Wednesday, 30 January 2013

Brush Practice

A little lay off and the need to get working again had me dig out the watercolours this afternoon. A warm up was required before turning to more serious pursuits. 

In watercolour painting some of the more difficult techniques are involved in the manipulation of the brush and controlling the flow of the paint. Adjusting edges requires a feel for what your selected pigments will stand in terms of lifting out. In the last few days I'd been browsing the latest book by Jean Haines, Atmospheric Watercolours and enjoyed much of the thinking that she puts into her vibrant wash work. This book, I understand, is a best seller and it is easy to see why. Her admirable work is garnering much interest and praise and she is becoming the equivalent of a painting pop star. The ideas that Jean advocates are well worthy of exploration, particularly for those who have difficulty loosening up their work, a category that includes me.

So with a head full of ideas garnered from the book and some pigments that are relatively new to me I set about making a little image that would let me revisit some of the techniques mentioned above. The first job was to lay down an underlying wash of some of the colours I intended using then allowing them to mix on the paper. Colours were Cad Yellow, Quinacridone Gold, Apatite Green, Genuine Amethyst and Sleeping Beauty Turquoise. The addition of some salt was made to create a little texture that could hint at unspecified foliage. I also decided that this would be a one brush approach and reached for my trusty Da Vinci Artissimo that I've mentioned in a previous post, I love it.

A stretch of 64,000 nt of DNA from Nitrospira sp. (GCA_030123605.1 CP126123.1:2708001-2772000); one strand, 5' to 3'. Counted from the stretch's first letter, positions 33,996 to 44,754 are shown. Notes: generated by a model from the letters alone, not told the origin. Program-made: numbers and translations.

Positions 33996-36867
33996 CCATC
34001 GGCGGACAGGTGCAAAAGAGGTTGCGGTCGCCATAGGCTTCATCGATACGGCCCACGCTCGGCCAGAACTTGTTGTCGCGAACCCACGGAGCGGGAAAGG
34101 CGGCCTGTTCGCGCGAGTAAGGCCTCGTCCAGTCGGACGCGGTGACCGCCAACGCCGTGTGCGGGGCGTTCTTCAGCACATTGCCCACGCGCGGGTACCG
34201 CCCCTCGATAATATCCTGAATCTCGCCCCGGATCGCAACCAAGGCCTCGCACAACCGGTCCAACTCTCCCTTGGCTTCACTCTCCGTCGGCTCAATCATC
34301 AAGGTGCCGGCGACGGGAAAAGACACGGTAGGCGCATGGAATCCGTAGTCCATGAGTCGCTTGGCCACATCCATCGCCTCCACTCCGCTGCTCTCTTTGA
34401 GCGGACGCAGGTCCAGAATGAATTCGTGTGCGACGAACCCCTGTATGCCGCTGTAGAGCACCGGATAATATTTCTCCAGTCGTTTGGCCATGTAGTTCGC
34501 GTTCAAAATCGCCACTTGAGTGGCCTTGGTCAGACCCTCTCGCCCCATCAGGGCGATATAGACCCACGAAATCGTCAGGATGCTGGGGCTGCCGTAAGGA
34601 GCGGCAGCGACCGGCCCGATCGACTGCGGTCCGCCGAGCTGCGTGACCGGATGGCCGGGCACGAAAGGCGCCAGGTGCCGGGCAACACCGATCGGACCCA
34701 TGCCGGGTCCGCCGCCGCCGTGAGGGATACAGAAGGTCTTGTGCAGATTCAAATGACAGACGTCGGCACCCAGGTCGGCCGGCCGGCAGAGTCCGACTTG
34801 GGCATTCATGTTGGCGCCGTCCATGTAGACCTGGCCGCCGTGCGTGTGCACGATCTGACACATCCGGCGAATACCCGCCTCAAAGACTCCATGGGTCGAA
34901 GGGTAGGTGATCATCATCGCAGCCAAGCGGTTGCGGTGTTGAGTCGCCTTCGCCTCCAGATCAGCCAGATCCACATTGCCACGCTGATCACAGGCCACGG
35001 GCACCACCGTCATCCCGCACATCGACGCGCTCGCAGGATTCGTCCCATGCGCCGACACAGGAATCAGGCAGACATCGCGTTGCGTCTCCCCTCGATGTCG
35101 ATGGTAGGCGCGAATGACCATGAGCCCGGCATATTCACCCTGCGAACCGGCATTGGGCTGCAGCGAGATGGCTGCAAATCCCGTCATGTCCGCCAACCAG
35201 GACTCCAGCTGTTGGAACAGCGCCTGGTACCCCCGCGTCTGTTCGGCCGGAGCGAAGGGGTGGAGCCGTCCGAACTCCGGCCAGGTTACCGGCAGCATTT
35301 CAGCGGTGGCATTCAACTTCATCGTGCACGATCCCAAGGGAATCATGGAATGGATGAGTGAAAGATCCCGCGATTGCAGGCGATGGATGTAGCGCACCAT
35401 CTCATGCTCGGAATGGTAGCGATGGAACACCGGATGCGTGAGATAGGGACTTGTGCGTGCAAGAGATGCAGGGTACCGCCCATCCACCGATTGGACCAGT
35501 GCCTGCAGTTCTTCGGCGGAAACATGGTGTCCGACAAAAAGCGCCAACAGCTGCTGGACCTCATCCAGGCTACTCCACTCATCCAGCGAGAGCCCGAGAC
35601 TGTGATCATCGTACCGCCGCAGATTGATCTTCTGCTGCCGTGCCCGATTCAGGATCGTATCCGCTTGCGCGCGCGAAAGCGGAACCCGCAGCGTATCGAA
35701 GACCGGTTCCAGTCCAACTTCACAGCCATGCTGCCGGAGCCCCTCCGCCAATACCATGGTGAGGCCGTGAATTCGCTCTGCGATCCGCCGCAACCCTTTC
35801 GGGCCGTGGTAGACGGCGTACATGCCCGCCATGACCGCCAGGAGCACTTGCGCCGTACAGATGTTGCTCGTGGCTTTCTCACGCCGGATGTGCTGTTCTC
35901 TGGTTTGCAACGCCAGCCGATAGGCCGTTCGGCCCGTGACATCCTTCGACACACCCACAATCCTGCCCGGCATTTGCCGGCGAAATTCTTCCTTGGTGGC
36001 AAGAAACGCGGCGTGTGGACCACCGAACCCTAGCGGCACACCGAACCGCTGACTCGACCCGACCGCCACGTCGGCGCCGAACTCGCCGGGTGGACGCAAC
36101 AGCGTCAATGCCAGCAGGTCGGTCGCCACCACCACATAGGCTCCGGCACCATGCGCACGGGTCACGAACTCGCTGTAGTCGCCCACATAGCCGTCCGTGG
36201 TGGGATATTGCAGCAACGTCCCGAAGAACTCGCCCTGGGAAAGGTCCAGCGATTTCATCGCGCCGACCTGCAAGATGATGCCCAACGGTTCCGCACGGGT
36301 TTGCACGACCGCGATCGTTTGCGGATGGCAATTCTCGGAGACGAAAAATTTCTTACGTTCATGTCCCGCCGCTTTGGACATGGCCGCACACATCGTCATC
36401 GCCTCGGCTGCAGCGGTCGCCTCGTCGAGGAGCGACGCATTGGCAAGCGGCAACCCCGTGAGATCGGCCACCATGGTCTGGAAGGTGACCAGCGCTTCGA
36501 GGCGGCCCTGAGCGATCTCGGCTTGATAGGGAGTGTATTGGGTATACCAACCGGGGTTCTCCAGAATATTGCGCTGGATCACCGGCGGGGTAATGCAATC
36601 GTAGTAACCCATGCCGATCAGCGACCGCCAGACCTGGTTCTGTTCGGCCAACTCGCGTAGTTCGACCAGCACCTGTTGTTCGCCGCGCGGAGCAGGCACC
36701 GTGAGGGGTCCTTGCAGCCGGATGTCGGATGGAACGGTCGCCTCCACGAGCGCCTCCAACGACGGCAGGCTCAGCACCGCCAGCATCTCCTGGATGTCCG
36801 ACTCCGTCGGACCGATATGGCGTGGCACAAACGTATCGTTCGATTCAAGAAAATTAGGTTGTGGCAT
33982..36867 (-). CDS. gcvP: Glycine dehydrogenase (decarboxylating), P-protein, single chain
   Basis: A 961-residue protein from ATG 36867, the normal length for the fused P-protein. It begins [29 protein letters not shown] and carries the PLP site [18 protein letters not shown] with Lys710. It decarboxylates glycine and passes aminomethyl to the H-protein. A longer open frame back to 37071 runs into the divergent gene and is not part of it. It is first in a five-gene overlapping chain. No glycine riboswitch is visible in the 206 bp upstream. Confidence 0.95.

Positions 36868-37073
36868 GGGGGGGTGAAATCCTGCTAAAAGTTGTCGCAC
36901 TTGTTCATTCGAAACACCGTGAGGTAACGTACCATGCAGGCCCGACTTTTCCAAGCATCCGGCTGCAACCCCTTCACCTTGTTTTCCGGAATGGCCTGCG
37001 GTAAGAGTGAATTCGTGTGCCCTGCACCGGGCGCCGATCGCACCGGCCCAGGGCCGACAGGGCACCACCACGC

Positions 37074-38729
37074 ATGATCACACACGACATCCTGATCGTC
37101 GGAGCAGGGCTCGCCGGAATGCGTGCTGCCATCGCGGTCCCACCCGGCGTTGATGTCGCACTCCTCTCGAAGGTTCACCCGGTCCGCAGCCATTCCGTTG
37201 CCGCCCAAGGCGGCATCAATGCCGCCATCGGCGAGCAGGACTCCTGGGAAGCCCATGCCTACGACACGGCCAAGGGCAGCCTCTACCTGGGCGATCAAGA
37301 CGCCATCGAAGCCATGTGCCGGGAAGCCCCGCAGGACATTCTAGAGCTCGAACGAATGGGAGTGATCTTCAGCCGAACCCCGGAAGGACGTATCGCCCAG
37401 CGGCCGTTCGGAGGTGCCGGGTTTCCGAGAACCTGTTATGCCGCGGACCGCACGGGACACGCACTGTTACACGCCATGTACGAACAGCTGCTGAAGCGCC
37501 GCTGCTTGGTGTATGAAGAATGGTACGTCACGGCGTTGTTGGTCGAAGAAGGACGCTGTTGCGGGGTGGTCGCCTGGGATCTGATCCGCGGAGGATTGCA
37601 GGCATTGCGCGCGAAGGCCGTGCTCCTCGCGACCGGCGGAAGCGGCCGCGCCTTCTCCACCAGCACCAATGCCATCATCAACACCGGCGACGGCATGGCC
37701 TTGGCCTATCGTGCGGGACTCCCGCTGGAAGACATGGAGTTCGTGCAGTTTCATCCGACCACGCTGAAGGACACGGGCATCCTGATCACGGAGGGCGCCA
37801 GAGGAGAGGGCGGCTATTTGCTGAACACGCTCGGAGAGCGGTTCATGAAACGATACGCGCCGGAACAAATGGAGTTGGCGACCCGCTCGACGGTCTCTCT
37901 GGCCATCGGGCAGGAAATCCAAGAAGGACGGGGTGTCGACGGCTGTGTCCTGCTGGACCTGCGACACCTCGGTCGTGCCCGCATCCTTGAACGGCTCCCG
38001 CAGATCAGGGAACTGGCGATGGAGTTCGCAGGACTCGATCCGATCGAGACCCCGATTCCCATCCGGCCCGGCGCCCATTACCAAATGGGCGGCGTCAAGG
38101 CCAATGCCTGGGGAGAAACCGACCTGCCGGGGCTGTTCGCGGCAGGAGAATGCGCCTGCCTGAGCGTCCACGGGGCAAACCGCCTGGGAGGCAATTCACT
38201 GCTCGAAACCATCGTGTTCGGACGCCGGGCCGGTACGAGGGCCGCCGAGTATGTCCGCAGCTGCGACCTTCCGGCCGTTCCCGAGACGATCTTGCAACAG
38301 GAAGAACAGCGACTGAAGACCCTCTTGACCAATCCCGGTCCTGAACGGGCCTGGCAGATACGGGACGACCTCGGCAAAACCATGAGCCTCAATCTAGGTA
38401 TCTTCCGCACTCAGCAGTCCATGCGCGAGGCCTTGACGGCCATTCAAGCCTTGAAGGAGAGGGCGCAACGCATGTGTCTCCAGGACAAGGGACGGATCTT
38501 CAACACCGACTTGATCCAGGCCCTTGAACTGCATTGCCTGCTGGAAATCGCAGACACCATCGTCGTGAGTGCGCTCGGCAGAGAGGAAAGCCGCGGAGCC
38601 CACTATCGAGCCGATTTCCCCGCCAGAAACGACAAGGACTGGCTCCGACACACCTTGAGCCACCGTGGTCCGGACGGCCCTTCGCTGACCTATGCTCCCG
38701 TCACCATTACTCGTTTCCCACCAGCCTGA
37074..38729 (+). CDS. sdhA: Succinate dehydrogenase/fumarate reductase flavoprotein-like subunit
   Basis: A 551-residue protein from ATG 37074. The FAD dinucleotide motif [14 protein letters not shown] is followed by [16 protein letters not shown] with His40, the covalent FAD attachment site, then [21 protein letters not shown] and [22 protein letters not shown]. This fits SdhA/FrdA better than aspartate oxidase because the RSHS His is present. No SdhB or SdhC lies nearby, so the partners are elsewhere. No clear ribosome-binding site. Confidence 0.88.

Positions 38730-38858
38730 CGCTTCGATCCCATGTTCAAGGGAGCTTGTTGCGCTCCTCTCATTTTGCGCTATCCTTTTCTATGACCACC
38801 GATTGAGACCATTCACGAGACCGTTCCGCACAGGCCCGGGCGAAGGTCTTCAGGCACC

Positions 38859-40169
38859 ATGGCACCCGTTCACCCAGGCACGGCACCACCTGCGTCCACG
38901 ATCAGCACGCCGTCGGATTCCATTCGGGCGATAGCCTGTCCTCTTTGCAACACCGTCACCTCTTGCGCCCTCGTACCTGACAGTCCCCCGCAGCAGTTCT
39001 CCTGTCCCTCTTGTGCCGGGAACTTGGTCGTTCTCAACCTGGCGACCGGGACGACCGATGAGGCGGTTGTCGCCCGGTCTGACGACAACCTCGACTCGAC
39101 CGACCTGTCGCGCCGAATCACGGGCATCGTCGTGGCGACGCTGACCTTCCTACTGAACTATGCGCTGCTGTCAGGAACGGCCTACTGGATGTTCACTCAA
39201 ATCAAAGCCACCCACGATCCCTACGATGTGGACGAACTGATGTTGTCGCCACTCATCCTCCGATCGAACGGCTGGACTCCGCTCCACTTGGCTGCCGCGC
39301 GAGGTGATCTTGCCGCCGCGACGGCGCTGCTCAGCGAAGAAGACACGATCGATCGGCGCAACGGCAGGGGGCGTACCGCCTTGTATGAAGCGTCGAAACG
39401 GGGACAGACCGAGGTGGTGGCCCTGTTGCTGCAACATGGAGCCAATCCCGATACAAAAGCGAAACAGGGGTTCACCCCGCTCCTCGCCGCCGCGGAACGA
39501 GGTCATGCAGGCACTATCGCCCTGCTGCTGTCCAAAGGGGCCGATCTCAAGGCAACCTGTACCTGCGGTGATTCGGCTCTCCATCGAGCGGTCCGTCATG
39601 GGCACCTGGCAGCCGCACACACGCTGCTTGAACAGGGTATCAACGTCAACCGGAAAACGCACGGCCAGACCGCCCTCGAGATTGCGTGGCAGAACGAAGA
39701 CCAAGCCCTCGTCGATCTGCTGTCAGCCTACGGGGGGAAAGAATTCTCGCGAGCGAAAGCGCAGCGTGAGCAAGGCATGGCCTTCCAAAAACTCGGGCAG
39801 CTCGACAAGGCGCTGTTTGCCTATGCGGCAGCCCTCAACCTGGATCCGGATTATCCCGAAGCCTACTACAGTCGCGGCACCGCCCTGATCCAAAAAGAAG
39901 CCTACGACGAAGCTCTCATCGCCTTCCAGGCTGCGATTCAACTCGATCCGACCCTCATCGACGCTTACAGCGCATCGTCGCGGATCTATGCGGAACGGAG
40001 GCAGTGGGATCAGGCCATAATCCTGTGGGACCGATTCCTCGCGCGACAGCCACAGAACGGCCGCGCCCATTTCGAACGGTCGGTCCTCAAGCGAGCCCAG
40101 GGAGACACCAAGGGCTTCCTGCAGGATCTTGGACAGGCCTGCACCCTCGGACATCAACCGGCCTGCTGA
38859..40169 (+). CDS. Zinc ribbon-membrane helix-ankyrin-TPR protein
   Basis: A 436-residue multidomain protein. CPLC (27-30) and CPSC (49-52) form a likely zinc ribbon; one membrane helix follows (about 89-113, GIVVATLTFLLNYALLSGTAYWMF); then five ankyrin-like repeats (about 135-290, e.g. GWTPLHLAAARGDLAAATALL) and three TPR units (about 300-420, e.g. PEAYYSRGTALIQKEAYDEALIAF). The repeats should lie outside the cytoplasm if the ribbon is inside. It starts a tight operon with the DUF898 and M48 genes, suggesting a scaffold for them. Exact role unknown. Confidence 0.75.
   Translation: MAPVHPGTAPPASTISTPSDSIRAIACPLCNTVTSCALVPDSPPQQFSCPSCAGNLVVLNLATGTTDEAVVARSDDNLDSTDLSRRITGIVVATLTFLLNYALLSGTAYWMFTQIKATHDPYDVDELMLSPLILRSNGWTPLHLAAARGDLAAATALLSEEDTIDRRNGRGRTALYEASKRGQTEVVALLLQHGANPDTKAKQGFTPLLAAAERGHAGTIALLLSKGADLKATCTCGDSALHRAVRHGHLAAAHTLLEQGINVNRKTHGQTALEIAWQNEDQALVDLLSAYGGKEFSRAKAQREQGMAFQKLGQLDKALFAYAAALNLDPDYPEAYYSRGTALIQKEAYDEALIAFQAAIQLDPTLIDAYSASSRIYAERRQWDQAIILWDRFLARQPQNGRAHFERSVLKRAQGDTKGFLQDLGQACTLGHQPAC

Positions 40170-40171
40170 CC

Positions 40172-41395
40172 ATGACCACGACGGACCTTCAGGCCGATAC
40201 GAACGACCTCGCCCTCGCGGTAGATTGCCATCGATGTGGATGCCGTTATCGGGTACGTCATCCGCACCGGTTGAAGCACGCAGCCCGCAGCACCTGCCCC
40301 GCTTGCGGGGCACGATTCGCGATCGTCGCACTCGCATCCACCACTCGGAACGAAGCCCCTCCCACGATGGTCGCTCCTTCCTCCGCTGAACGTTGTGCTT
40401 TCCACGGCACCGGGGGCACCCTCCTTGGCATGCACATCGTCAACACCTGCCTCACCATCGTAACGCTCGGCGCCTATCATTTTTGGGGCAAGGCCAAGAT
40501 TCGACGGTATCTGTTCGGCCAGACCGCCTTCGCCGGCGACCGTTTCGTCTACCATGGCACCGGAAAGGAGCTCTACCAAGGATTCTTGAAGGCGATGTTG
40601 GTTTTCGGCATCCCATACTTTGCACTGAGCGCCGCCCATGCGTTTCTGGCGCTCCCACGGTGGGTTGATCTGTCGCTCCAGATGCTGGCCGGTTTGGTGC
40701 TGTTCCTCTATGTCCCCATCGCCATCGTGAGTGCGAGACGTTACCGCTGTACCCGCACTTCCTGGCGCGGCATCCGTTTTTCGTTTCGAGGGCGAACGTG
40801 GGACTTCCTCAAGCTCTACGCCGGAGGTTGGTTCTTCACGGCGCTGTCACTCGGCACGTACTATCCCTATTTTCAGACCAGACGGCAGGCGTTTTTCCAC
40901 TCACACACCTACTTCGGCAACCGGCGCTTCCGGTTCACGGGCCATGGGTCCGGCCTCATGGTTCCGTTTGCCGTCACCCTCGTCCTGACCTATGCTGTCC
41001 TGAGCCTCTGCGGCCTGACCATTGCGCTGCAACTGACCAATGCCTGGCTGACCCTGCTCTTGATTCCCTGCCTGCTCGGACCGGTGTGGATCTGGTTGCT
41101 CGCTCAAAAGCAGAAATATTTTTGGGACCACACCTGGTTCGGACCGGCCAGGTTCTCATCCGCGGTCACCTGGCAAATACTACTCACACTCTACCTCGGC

After they had dried I began to place the trumpet shapes of the blooms in Translucent Orange with touches of Perylene Maroon. When they dried it was a case of making negative shapes with washes of the colours used in the first pass. To finish off the exercise some fairly extensive softening of edges took place, having left edges to dry to be worked on later. An interesting warm up.
  

Spring Selection - Watercolour on Not paper 12" x 10"

8 comments:

Sharon Whitley said...

well it's looking gorgeous - I've got her book but only browsed at it so far - have got so many art books but the trouble is I'd rather be painting so I never get anything out of them lol!!

Yvonne Harry said...

A really delicate painting, Mick! Lovely colours and I quite like the misty feel to it.
Just a personal choice, but I would crop both sides of the painting in quite close to the flowers as , for me, this would give lots more impact and I don't think the background adds a lot to the composition

Ray Maclachlan said...

Very nice Mick, you really are working at controlling the medium. Great colours too.

Peter Ward said...

Nice and loose Mick and the granulation is interesting. I tend to agree with Yvonne though.

As for Jean Haines she is certainly flavour of the month but, although I have both her books,I pointed out some of my reservations when I reviewed her most recent book on my blog.

Mick Carney said...

Sharon - Thanks. I think books are an interesting prompt to experimenting with technique, but you are right doing it is better than reading about it.

Mick Carney said...

Yvonne - Thanks. You are absolutely right, to make a satisfactory composition it needs serious cropping.

Mick Carney said...

Ray - Practice, practice, practice, that's what I need. Thanks.

Mick Carney said...

Peter - Agreed about composition. I also agree with much that you wrote when reviewing the Jean Haines book. Nevertheless, this or indeed any other book can be useful as a source of ideas and prompts to try out unfamiliar techniques.